In a recent interview in the Los Angeles Times, we learned that filmmaker Ava DuVernay has partnered with former Warner Bros. Television chairman Peter Roth to launch "Array Crew"—a division of the Array Alliance. It will be a database to highlight below-the-line talent from diverse backgrounds. 

For far too long, the excuse for not having a diverse crew was just not knowing people or being able to see resumes. This initiative eliminates that excuse, giving access to qualified people who can fill roles. 

DuVernay told the Times, “I’m not saying you have to hire the woman or the person of color, but you’ve got to interview a woman or person of color; you can’t just bring all your friends, all your white men friends from the other show. You’ve got to show me that for every single position on your crew on your department, that you have looked at someone else that you haven’t looked at before.”

She added, “I saw for the first time [that] maybe it’s not all, 'I’m trying to keep you out.' It’s just, you don’t know how. You don’t know where to look. You don’t know who to ask. … Maybe the fight is to help them; help them understand how to do it. And that’s something to wrestle with because do I want to take time out of my creative space to aid in the forward movement of other people and in the psychological progress of other people as it pertains to race and gender? Not really. But if someone doesn’t stop and do it, how does it get done?”

On her TV show, Queen Sugar, DuVernay hired an all-female director crew to helm the episodes. She and Roth took the lessons learned on Queen Sugar and applied them to every crew role.

DuVernay said, “The genesis of it was a lot smaller than it is now. And Peter has a lot to do with that.”

She shares credit with Roth for the initiative.

“It was really Peter who said: 'We should contact everyone,'" she said. "He helped me think larger in terms of studios taking part in the foundation of it in a way that made it feel like theirs, which was our original idea. He knew, from a business perspective, [the studios] should invest in this so that you feel like it’s yours.”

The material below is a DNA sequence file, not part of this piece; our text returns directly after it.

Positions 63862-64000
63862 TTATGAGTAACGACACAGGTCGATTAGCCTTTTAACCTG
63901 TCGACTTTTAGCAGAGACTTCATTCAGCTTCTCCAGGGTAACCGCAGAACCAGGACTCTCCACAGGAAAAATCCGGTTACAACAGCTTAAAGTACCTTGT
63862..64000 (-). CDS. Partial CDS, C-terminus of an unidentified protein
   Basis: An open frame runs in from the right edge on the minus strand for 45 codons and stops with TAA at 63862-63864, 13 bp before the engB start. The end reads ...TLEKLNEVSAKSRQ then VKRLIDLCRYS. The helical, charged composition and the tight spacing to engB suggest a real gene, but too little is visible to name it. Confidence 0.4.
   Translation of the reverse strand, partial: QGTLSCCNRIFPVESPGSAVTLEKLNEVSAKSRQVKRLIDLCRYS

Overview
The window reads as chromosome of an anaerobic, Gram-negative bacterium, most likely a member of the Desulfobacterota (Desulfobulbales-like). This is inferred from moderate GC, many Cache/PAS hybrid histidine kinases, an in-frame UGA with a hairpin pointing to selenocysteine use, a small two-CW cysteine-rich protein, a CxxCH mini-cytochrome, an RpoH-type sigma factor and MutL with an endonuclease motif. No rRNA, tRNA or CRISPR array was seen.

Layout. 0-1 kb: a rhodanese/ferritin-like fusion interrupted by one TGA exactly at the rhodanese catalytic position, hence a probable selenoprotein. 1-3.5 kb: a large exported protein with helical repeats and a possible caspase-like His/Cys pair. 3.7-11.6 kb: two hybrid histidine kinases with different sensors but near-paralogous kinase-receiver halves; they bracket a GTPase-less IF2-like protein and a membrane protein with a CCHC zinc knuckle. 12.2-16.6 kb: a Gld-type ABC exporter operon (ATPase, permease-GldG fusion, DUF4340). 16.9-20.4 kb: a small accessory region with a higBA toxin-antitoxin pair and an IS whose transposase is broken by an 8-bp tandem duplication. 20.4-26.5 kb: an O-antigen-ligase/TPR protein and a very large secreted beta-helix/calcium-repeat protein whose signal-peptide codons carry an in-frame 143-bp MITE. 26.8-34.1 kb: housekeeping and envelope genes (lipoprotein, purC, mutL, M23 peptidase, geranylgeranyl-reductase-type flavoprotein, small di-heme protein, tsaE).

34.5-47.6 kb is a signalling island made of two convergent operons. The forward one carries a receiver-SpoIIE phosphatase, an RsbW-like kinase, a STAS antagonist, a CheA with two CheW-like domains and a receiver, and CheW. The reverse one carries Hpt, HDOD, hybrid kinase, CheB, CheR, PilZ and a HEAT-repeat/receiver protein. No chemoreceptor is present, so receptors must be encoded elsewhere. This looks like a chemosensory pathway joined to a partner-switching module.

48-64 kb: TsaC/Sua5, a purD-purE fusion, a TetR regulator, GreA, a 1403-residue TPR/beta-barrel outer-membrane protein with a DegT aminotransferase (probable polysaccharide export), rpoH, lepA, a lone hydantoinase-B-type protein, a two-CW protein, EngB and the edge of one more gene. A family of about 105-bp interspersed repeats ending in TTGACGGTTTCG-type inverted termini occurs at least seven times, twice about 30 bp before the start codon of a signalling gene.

They began putting together a list of people they know who could be hired and expanded beyond that.

She continued, “The first two weeks, we had 500 people on a spreadsheet. After a while, it was 750 and then 1,000 and then people calling and hearing about it, and it became a bit of a thing.”

And so the database was born. 

According to the LA Times, "Already in a soft launch stage, the searchable database so far features 2,500 profiles, which can be sorted by crew position, experience, location and more—think IMDb meets LinkedIn. The database is free to qualifying talent, who must have at least one verified credit. While the purpose of the database is to make it easier to find qualified women and people of color for crew positions, it’s open to everyone. It’s focused on U.S.-based talent, but there are plans to expand it to include the U.K. and Canada next year."

If you think your profile should be on their site, sign up here

The pandemic has hit Hollywood hard, and already marginalized groups are being disproportionately affected. This list serves as an ultimate good to help people get the opportunities to advance their careers.  

This is the perfect time to change the way we do things. We can't come out of the pandemic with the same old hiring practices and think everything will be okay. 

Hollywood is going to fundamentally change, and it takes leaders to get us there. 

Let us know what you think in the comments. 

Source: Los Angeles Times